Australian scientists make two atom qubits “talk“ to each other
08 March 2018
The unique Australian approach involving creation of quantum bits from precisely positioned individual atoms in silicon has shown much promise, as UNSW Sydney-led scientists showed for the first time that they could make two of these atom qubits ''talk'' to each other.
The team – led by UNSW Scientia professor Michelle Simmons, director of the centre of excellence for Quantum Computation and Communication Technology, or CQC2T – is the only group in the world that has the ability to see the exact position of their qubits in the solid state.
Simmons' team created the atom qubits by precisely positioning and encapsulating individual phosphorus atoms within a silicon chip. Information is stored on the quantum spin of a single phosphorus electron.
The latest advance of the team comes as the first observation of controllable interactions between two of these qubits. It is published in the journal Nature Communications and comes after two other recent breakthroughs using this unique approach to building a quantum computer.
With the optimisation of their nano-manufacturing process, Simmons' team has also recently created quantum circuitry having the lowest recorded electrical noise of any semiconductor device.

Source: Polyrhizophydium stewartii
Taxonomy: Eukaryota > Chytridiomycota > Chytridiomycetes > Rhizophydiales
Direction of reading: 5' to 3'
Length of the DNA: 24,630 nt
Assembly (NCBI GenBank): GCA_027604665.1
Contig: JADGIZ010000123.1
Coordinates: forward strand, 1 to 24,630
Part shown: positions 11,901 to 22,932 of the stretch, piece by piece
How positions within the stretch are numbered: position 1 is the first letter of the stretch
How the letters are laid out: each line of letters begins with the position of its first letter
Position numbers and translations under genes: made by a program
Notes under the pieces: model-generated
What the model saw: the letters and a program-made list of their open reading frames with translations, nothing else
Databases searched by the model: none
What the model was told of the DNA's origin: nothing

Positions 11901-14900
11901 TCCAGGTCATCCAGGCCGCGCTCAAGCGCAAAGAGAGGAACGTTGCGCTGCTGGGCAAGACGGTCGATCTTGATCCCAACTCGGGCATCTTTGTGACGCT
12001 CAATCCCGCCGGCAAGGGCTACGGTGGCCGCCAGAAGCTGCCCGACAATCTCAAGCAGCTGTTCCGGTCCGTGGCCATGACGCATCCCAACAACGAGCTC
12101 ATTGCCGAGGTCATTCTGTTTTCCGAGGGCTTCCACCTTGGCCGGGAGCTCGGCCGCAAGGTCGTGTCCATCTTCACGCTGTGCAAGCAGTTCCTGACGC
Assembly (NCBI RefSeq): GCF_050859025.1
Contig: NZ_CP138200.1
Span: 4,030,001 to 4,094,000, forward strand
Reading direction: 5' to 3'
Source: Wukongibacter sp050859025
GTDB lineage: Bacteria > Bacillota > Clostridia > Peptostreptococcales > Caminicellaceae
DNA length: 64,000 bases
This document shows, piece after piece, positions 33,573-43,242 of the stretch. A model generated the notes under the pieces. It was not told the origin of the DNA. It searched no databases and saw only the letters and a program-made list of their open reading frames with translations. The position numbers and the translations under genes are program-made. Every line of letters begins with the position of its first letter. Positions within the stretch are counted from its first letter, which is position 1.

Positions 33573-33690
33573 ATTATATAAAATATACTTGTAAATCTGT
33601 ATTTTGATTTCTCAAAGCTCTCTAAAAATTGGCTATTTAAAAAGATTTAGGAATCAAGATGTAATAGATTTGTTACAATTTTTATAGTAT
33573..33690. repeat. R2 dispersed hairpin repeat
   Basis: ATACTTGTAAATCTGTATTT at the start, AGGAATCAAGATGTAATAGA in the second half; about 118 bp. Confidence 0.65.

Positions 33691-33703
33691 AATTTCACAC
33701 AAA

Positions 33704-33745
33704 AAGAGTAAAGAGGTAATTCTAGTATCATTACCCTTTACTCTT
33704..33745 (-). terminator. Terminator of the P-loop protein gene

They have also created an electron spin qubit with the longest lifetime ever reported in a nano-electric device – 30 seconds.
''The combined results from these three research papers confirm the extremely promising prospects for building multi-qubit systems using our atom qubits,'' says Simmons.
Meanwhile, Google took lead this week in the race toward ''quantum supremacy,'' with the introduction of a new 72-qubit quantum processor called Bristlecone. According to experts, the gate-based superconducting system will be instrumental in Google's efforts to demonstrate the first quantum technology to show advantage over today's leading classical machines.
Bristlecone (so nicknamed due to the arrangement of qubits in a pinecone pattern) will be employed as a testbed for researching system error rates and boosting scalability of Google's qubit technology.
It will also help in exploring near-term applications in quantum simulation, optimisation, and machine learning.